That may sound like an unusual theme for an exhibition on modern design, but its at the beating heart of the Cooper Hewitt Museum's stupendous "Design Triennial: Why Design Now."
Proving that design means a lot more than matching hats to dresses on "Project Runway", this whirlwind exhibit highlights the best designs of the last three-years, shining a spotlight on the architects, engineers and designers who are trying to solve the world's biggest problems.
Worries about energy usage are addressed with a lamp that runs entirely on soil (the energy created by the microorganisms in the dirt are enough to keep the lightbulb lit!); and an interactive exhibit on a city that's being built outside Abu Dhabi that will run entirely on renewable energy sources and will be car-free. Clean water issues are tackled with an easily-carried water-can, its sides made of solar-panels, its interior high tech, so that water of iffy quality can be purified on the walk home from the village well. (See photo on the left). Urban unrest and deteriorating cities are addressed through the example of Medallin, Columbia which was able to turn its fortunes around thanks, in large part, to a massive public initiative to build parks, new schools, libraries, and other public spaces for the people of the city to use (the story of the transformation of the city, which is told through photographs and wall text, is particularly moving part of the exhibit).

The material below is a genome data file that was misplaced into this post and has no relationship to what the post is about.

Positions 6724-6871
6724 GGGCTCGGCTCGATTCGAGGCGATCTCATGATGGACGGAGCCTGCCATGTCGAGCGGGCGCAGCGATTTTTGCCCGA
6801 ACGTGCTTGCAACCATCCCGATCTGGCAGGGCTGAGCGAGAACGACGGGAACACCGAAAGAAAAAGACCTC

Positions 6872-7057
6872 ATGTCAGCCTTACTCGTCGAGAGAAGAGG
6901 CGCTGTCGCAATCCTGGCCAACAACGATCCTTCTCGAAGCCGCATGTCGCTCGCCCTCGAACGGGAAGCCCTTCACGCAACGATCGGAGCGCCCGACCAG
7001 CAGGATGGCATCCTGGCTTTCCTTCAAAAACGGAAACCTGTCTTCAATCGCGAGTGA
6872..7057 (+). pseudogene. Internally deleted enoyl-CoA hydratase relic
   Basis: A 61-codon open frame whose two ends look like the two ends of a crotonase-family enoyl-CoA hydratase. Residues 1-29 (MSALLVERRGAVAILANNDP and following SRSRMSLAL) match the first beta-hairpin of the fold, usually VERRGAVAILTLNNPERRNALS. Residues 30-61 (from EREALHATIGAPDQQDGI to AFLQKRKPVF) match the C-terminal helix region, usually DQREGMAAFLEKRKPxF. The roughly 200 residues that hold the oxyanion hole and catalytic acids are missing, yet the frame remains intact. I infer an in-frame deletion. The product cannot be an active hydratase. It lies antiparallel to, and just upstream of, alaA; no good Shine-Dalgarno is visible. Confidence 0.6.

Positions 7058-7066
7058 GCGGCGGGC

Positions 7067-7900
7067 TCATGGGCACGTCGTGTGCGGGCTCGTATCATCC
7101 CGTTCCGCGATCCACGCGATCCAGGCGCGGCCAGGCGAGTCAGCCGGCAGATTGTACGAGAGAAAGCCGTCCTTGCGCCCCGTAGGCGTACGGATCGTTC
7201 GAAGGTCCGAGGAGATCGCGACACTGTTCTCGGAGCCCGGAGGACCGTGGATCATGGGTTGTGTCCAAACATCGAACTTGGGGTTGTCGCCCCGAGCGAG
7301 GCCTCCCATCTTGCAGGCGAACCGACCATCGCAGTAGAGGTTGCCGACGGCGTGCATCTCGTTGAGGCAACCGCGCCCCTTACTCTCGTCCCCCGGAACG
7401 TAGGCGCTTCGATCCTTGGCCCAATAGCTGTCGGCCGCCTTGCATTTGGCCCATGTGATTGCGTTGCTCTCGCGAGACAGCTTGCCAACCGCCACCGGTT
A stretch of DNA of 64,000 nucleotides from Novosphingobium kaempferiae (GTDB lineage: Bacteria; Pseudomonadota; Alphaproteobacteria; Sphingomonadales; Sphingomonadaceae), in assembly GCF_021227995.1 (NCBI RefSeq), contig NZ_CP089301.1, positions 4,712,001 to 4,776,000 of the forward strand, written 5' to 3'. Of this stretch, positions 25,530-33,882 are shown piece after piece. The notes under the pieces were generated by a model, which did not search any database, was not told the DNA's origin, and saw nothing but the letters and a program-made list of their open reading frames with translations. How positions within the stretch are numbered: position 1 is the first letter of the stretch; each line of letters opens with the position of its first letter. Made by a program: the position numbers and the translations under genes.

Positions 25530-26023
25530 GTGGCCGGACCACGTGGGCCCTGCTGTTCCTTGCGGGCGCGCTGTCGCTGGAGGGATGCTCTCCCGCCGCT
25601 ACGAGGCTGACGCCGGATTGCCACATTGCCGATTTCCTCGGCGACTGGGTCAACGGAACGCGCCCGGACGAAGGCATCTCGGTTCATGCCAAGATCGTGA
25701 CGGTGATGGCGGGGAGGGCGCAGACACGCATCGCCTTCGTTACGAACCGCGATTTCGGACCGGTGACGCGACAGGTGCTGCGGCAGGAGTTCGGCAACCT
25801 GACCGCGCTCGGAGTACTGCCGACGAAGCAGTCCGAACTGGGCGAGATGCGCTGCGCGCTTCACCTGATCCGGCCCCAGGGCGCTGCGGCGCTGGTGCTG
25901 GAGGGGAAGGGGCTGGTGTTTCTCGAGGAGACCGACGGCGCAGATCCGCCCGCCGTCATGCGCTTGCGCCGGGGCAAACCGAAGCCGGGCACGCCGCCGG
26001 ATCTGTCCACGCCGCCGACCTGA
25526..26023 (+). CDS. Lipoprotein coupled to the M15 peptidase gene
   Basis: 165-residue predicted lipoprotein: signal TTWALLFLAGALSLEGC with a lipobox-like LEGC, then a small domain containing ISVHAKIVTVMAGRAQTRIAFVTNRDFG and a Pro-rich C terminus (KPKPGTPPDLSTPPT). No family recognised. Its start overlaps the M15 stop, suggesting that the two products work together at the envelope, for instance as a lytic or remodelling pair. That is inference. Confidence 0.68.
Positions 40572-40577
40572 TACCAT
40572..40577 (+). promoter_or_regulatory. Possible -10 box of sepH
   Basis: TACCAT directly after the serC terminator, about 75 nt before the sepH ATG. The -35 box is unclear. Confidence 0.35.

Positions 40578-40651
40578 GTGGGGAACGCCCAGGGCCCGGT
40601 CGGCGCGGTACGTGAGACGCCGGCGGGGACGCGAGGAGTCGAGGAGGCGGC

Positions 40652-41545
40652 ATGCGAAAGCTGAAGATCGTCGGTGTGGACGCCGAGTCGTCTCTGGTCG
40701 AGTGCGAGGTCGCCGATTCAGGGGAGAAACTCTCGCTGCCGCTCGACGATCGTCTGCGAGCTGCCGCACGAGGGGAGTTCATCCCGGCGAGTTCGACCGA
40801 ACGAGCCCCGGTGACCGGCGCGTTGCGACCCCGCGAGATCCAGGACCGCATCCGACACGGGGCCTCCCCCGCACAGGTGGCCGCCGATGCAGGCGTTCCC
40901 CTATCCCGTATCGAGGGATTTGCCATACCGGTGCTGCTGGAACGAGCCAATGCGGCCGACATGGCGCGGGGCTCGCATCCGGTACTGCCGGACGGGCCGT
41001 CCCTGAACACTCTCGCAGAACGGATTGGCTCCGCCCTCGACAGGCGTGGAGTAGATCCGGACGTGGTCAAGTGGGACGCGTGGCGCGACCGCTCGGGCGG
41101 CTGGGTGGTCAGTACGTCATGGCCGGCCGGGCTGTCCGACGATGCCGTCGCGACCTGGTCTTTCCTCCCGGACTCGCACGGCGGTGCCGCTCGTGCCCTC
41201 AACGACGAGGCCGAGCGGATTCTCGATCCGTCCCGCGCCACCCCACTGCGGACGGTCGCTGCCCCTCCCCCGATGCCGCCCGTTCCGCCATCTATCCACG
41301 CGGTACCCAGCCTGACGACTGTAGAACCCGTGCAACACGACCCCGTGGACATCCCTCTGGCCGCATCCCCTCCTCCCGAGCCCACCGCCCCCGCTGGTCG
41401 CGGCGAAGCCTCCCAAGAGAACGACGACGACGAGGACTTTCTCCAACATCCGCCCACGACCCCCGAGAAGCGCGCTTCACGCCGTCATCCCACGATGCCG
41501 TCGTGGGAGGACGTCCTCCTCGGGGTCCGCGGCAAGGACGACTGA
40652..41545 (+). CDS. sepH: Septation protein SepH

Improved prosthetic limbs are on display, as are gorgeous fabrics made of waste materials (such as plastic and sheep poo). Canes for the blind, containing GPS systems are placed near stoplights set on poles that collapse when a car hits them (apparently, many people are killed each year when stoplights plow into their cars). And on, and on...The exhibit seemingly touches upon every major problem human beings are currently facing. Its that rare museum show that is at one and the same time intellectually challenging and highly emotionally charged.
You have until January 9th to see the show, and I have to say, I think simply seeing it is reason enough to plan a trip to New York City.Come Labor Day weekend and you'll get to see the exhibit, and attend special lectures and workshops, for free. The usual $15 will be waived.